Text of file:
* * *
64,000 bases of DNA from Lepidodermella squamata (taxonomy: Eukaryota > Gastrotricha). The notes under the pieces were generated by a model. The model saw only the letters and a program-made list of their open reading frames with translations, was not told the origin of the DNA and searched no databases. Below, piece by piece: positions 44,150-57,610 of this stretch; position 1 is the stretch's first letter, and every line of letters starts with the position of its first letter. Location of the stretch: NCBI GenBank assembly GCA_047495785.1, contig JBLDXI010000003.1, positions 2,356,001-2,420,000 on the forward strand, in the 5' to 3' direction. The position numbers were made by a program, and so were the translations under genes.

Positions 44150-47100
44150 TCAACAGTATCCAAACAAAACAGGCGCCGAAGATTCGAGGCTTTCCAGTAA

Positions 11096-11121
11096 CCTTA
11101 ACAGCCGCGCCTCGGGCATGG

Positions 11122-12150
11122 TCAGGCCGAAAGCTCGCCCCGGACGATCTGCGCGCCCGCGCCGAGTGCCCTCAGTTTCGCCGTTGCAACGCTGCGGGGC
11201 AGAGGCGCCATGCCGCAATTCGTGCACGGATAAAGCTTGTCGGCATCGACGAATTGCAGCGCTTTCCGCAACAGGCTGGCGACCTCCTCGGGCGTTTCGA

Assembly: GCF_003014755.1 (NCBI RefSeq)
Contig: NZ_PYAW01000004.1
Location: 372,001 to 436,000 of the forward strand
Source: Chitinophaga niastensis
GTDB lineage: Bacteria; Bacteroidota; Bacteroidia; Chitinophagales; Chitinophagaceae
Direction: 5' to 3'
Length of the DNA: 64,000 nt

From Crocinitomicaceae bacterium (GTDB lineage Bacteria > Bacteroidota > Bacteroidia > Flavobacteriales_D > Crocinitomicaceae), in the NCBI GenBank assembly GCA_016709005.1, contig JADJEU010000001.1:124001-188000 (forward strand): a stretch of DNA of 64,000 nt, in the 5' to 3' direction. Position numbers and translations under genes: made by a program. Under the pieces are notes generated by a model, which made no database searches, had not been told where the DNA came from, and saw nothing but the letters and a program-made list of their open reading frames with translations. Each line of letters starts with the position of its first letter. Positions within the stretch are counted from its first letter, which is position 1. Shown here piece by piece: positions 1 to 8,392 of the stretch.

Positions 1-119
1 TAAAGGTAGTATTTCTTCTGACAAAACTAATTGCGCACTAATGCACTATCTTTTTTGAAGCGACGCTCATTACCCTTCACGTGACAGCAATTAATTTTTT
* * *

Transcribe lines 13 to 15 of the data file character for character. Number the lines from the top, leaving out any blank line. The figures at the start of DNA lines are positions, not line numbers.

Source: Chitinophaga niastensis
GTDB lineage: Bacteria; Bacteroidota; Bacteroidia; Chitinophagales; Chitinophagaceae
Direction: 5' to 3'